Most issues on the estate are fairly predictable - a little low-level crime, a bit of fly-tipping and an excess of wheelie bins – but in recent years a growing number of residents have been hit by massive and unexpected bills to extend their leases.

In response, last year a group of residents came together and formed the ‘Mosquito Group’ to help educate other residents of their rights, and to try to push back against the increasing costs of lease extensions.
The cost of extensions has gone up partly because freeholders - who leaseholders must pay to extend their lease - have won a number of legal cases about how the price is calculated. But if leaseholders choose not to extend, or cannot afford to, they risk being stuck in a property rapidly shrinking in value, or face having to pay a far higher price to extend the lease at a later date.

Costs rise more rapidly when a lease is less than 80 years, because then the leaseholder has to pay a share of the “marriage value”, a form of compensation to the freeholder.

On the Courtlands Estate the original leases were of 99 years, meaning many properties today have leases of just 49 or 50 years. As the lease gets shorter, so the cost of extending it rises. Today, the cost of extending a lease on the Courtlands is around £25,000; 10 years ago it may have been half that figure.

Spurred on by the Mosquito Group, many Courtlands residents are now in the process of extending their leases. By acting together, using the same valuers and solicitors, and sharing information and expertise, they have successfully presented a united front to the freeholder’s agents, who they must negotiate with.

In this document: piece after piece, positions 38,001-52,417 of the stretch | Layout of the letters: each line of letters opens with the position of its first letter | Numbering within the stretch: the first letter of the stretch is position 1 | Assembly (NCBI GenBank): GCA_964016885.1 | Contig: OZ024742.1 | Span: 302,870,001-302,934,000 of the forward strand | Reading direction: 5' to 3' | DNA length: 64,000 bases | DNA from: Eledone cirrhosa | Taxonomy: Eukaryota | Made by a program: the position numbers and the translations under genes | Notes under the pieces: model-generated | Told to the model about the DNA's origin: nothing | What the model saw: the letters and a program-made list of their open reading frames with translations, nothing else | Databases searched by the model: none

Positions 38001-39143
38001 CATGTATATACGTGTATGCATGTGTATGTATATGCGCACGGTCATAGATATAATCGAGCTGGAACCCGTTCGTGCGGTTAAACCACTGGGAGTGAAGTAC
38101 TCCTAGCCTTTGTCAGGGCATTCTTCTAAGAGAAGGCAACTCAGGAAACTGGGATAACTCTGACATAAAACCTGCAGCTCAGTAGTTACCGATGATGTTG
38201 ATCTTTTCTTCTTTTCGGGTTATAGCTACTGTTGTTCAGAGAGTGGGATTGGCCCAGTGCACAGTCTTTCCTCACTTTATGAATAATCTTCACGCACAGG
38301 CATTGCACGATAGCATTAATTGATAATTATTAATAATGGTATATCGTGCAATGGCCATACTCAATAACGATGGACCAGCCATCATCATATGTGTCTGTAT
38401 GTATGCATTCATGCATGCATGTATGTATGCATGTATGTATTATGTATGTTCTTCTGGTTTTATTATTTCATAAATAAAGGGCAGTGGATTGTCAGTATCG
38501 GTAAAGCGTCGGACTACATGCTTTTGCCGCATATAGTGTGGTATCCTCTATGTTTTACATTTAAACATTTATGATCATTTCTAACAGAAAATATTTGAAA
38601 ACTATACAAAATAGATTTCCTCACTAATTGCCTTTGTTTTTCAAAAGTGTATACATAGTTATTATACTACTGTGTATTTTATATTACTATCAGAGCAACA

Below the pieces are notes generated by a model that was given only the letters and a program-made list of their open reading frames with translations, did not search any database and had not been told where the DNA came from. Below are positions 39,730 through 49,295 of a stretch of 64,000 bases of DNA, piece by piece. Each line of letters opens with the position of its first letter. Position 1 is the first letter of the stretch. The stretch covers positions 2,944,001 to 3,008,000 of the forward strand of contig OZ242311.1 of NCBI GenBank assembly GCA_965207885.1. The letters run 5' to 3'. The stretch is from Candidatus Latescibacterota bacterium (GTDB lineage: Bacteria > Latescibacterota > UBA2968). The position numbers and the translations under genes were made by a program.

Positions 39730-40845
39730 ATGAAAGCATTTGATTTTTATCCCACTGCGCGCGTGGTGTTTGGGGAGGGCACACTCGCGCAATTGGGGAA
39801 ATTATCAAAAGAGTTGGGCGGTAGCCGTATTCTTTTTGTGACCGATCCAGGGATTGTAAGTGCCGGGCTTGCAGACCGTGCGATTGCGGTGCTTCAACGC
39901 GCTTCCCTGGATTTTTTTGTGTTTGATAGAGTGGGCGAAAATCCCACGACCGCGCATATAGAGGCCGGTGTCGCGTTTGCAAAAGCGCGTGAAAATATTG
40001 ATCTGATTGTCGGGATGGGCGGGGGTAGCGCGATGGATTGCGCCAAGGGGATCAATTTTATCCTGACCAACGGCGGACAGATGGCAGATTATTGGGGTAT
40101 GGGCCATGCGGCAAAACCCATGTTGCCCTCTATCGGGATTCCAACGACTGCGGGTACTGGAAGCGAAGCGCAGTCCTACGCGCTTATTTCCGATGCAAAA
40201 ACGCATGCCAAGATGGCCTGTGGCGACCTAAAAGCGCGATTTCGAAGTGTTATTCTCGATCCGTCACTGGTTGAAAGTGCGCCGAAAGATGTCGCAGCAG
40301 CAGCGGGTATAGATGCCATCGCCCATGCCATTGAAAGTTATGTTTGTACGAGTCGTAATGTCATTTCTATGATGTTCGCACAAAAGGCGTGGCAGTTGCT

But not everyone has tens of thousands of pounds to extend their lease. Many residents - some of whom have lived on her estate since it was built 50 years ago - are at risk of being stuck in an unsellable property. The price of an extension will continue to rise as leases get shorter, and so the value of the properties with a short lease will continue to decline. Local estate agents say flats on the estate have been changing hands at around £190,000 with leases of 90 years or more, but at less than £140,000 with the 50-year leases many now have.

Part of the reason for this difference is that mortgage lenders are very reluctant to extend good terms to properties with short leases, and will usually limit the amount that can be borrowed, and restrict mortgages to interest-only rather than capital repayment.

Further hurdles remain. Leaseholders that can afford to extend their lease can find themselves at the mercy of freeholders, who have a strong interest in throwing up obstacles, to delay the process, and so push up the price of the lease extension. Freeholders can also try to profit from overcharging for legal and valuation fees, which leaseholders must pay.

One leaseholder on the Courtlands Estate took more than two years to agree a price for her extension, but she had to pay the freeholders’ agents thousands of pounds in fees on top of the £26,000 cost of the extension. She was particularly angered by having to pay the agents for the same survey to be conducted twice - at a cost of more than £1,000, as well as £400 ‘travel fees’ to south-east London from Chelsea.